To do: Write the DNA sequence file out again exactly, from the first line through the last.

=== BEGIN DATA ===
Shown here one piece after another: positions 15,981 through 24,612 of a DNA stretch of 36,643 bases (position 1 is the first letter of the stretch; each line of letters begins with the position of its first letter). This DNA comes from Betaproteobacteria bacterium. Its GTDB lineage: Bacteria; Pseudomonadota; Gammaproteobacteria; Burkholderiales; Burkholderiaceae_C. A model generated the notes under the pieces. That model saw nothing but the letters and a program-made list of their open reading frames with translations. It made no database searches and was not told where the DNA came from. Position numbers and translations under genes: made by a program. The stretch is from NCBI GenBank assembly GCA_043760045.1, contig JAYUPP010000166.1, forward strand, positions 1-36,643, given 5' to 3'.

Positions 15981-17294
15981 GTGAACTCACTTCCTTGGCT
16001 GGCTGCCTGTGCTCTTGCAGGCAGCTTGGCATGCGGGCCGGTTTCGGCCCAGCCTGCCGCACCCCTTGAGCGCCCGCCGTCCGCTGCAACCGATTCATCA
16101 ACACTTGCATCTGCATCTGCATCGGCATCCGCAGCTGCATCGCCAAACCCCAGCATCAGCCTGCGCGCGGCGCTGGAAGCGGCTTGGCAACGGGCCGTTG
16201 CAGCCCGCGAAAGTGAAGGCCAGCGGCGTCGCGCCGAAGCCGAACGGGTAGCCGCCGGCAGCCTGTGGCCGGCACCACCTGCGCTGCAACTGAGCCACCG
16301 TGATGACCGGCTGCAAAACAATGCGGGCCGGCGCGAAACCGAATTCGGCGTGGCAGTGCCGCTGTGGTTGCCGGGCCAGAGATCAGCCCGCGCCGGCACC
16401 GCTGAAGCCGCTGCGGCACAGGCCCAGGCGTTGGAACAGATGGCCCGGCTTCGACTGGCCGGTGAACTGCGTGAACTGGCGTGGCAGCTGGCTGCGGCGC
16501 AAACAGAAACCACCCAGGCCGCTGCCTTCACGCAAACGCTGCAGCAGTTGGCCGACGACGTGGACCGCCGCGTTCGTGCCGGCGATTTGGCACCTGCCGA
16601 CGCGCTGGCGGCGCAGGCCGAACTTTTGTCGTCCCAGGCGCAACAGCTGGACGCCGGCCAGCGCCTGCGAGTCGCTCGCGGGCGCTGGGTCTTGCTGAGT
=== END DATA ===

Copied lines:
Shown here one piece after another: positions 15,981 through 24,612 of a DNA stretch of 36,643 bases (position 1 is the first letter of the stretch; each line of letters begins with the position of its first letter). This DNA comes from Betaproteobacteria bacterium. Its GTDB lineage: Bacteria; Pseudomonadota; Gammaproteobacteria; Burkholderiales; Burkholderiaceae_C. A model generated the notes under the pieces. That model saw nothing but the letters and a program-made list of their open reading frames with translations. It made no database searches and was not told where the DNA came from. Position numbers and translations under genes: made by a program. The stretch is from NCBI GenBank assembly GCA_043760045.1, contig JAYUPP010000166.1, forward strand, positions 1-36,643, given 5' to 3'.

Positions 15981-17294
15981 GTGAACTCACTTCCTTGGCT
16001 GGCTGCCTGTGCTCTTGCAGGCAGCTTGGCATGCGGGCCGGTTTCGGCCCAGCCTGCCGCACCCCTTGAGCGCCCGCCGTCCGCTGCAACCGATTCATCA
16101 ACACTTGCATCTGCATCTGCATCGGCATCCGCAGCTGCATCGCCAAACCCCAGCATCAGCCTGCGCGCGGCGCTGGAAGCGGCTTGGCAACGGGCCGTTG
16201 CAGCCCGCGAAAGTGAAGGCCAGCGGCGTCGCGCCGAAGCCGAACGGGTAGCCGCCGGCAGCCTGTGGCCGGCACCACCTGCGCTGCAACTGAGCCACCG
16301 TGATGACCGGCTGCAAAACAATGCGGGCCGGCGCGAAACCGAATTCGGCGTGGCAGTGCCGCTGTGGTTGCCGGGCCAGAGATCAGCCCGCGCCGGCACC
16401 GCTGAAGCCGCTGCGGCACAGGCCCAGGCGTTGGAACAGATGGCCCGGCTTCGACTGGCCGGTGAACTGCGTGAACTGGCGTGGCAGCTGGCTGCGGCGC
16501 AAACAGAAACCACCCAGGCCGCTGCCTTCACGCAAACGCTGCAGCAGTTGGCCGACGACGTGGACCGCCGCGTTCGTGCCGGCGATTTGGCACCTGCCGA
16601 CGCGCTGGCGGCGCAGGCCGAACTTTTGTCGTCCCAGGCGCAACAGCTGGACGCCGGCCAGCGCCTGCGAGTCGCTCGCGGGCGCTGGGTCTTGCTGAGT